Posts Tagged ‘review’

Wot I Think: Stories Untold

Gosh, we’re living in brilliant times for interesting games. It seems barely a month goes by now without something novel and fascinating appearing, pushing at the edges, upcycling old ideas for new minds, and messing with our brains. The latest that fits all these categories is the really very splendid Stories Untold [entirely pointless official site], ostensibly a collection of four novella-like adventures linked by an opaque theme. It’s part parser-based text adventure, part horror peculiarity, part 80s TV show… It’s unlike anything you’ve played before, despite being built from the half-remembered remains of a childhood of gaming.

So a familiar caveat to accompany such a review: if you trust me, if you want to experience the game with as little information as possible so everything’s a surprise, then take the above paragraph as everything you need and spend £6 on this. If you want more details (wonderfully written and spoiler-free), then read on. Read the rest of this entry »

Wot I Think – Torment: Tides Of Numenera (for Planescape veterans)

You know Planescape: Torment well, and chose to hear whether Torment: Tides of Numenera will betray your trust or not rather than to have its nature defined first.

Please note that certain key elements of the game are skipped over here, which is because they are covered in more detail in the Torment newcomers review here. I did not wish to repeat myself unduly in an already long article. If you are a Planescape veteran, I do encourage reading both pieces. After all, you rather like reading, don’t you?

We expect certain things of a game with ‘Torment’ in the title – expectations that have mounted rather than faded over the years. Read the rest of this entry »

Wot I Think – Torment: Tides of Numenera

Torment: Tides of Numenera [official site] is a weird-fantasy roleplaying game and spiritual sequel to 1999’s revered Planescape: Torment. After being successfully Kickstarted a couple of years ago, it is released to the world today.

1. I’m new to all this. Tell me whether this is where I want to be.
2. I’ve been here before. Tell me what’s changed. Tell me whether I can trust this.
3. [Anamnesis] Let the memories come.
4. [Smashing] My time is short. Brute-force my way straight to a conclusion.

Wot I Think – Torment: Tides of Numenera (for series newcomers)

You do not know the past of Torment, and so chose to hear everything.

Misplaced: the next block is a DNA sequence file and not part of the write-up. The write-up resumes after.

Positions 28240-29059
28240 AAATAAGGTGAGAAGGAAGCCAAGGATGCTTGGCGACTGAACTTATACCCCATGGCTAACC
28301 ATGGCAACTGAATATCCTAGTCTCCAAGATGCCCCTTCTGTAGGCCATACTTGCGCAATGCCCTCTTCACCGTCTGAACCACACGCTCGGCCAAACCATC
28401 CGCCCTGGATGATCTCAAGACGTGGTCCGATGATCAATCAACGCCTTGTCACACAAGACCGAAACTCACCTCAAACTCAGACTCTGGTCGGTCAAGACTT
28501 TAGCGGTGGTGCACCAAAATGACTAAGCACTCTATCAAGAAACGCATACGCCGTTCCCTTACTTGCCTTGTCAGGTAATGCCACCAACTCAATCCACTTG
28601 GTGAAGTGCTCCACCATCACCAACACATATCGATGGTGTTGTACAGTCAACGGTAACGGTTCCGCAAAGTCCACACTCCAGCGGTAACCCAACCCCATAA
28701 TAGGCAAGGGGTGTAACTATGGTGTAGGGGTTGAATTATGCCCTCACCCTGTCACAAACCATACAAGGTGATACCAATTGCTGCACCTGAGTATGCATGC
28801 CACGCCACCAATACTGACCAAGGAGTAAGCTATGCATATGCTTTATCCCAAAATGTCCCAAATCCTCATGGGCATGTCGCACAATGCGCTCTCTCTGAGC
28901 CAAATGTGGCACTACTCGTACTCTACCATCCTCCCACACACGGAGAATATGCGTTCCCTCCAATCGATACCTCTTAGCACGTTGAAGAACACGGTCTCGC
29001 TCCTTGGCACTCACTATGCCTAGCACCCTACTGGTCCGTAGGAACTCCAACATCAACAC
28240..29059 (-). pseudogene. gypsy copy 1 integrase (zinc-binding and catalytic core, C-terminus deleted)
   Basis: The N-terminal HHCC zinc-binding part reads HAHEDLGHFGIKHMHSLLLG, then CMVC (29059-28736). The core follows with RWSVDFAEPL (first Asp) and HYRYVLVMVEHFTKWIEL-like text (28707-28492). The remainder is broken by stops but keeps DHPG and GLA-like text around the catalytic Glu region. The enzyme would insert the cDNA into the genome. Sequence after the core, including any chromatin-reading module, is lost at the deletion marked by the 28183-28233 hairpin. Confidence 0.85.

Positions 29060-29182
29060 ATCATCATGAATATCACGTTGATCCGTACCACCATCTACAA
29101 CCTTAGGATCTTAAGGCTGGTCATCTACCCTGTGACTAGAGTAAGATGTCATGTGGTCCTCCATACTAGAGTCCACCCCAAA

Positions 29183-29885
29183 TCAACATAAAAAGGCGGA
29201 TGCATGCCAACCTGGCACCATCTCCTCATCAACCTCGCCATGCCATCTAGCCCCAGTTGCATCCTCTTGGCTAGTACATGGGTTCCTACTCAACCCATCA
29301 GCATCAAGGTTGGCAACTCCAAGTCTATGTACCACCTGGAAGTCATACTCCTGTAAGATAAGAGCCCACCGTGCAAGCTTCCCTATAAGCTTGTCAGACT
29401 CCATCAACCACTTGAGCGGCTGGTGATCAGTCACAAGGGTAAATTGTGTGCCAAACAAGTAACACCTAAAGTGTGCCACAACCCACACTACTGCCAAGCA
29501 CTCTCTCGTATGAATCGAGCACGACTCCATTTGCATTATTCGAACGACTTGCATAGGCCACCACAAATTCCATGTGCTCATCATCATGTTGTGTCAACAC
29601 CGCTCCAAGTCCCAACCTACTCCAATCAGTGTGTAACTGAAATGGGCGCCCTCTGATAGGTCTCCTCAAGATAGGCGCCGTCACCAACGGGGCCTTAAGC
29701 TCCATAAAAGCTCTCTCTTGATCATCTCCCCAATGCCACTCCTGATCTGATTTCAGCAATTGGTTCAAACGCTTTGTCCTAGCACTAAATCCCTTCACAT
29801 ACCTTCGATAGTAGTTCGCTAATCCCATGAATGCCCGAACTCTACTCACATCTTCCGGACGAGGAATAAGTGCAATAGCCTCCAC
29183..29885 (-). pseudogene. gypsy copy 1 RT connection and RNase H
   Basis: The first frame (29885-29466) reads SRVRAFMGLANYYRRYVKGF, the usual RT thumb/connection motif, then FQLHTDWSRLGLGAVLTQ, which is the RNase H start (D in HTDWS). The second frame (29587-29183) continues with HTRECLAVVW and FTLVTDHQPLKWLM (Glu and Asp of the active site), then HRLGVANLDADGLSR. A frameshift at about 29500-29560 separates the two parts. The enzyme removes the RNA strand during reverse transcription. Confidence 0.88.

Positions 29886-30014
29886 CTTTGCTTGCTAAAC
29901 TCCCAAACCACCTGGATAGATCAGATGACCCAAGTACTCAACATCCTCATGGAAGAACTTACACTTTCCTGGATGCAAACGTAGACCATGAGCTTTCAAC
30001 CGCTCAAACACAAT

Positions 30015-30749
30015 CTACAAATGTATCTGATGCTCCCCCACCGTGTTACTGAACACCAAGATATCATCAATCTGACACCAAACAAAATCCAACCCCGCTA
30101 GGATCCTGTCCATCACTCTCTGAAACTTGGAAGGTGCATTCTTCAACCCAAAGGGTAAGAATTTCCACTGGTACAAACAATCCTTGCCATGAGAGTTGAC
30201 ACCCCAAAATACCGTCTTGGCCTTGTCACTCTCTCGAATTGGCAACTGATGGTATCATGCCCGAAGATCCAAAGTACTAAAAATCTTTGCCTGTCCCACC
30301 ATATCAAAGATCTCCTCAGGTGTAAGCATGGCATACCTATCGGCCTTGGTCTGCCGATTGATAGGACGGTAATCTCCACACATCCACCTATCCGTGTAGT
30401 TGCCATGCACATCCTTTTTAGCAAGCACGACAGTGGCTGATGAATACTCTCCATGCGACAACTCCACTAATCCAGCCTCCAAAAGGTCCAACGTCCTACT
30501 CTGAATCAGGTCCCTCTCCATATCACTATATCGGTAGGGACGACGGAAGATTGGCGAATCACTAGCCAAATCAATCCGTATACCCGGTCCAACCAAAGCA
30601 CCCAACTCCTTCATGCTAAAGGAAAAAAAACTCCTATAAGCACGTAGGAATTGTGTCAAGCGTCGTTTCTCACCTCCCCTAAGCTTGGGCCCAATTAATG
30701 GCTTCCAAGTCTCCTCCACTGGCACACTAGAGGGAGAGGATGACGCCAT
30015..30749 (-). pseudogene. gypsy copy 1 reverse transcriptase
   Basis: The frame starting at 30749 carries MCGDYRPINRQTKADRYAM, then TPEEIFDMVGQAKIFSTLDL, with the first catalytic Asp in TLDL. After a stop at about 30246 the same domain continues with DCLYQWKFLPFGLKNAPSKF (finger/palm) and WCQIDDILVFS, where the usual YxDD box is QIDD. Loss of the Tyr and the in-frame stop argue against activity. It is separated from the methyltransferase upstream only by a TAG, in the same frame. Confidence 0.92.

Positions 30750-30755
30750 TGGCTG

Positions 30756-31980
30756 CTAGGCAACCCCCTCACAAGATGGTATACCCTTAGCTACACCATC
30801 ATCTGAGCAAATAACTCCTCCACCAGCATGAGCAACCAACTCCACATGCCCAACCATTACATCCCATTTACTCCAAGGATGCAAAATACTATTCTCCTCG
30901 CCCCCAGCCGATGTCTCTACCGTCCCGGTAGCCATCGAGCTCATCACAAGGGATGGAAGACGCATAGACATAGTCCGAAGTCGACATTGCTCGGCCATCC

No, you don’t need to have played 1999 weird fantasy roleplaying game Planescape: Torment to enjoy this spiritual sequel. There are references and commonalities, but they’re not in any way necessary to understand or appreciate it. What is required is a reasonable degree of patience, and an enjoyment of reading and of big ideas.
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Premature Evaluation: Northgard

Every Monday we send Brendan to scout the early access ruins for hidden treasures. This week, the careful Viking tactics of Northgard [official site]

This is Blainn, below. He’s just killed a Wyvern. He’s my best mate because I gave him and his giant pals, the Jötunn, enough food to last a lifetime. They reckon we in the Goat clan are excellent humans and now Chief Blainn is fighting alongside us in our hoofed conquest of the whole land. This is one endgame that comes in Northgard, a rock-solid RTS about allocating and reallocating your Viking workforce in just the right way. Technically this match ended over an hour ago, when my opponent reached a “wisdom victory”. But it’s a testament to Northgard’s foundations that, when given the option to leave or continue following my defeat, I happily clicked “keep playing”.
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Wot I Think: Night In The Woods

At one point I was sure I was going to write about how much I disliked Night In The Woods [official site]. At a later point I realised I was going to write about how much I loved Night In The Woods. I think there’s a lot to know about Night In The Woods from that. It is both extraordinary and wanting, fantastic and frustrating. It’s a story you click through, yet features platform-based dream sequences. It’s defiantly linear, yet seems to offer moments of enormous choice. It’s perplexing, wide-ranging, specifically brilliant and specifically half-baked. The writing is sharp and intriguing, yet mono-voiced and peculiar. It’s a visual novel, but it’s a platform game, but it’s an adventure, but it’s something else entirely. I’m pretty sure I love it at this point. Read the rest of this entry »

Resident Evil 7’s DLC returns to the best of Resi 7

I’ll avoid open spoilers here (you can find those, and our thoughts on them, here, if you’re so minded), but suffice it to say that the final act of Resident Evil 7 Biohazard [official site] is not the equal of the claustrophobic cat and mouse chase/escape room mash-up that makes the rest of the game such a terrifying triumph. It is, then, a relief to find that the first two rounds of DLC, now available on PC after temporary PlayStation imprisonment, broadly mark a return to what made the Baker house such a successful reinvention of the Resi formula.

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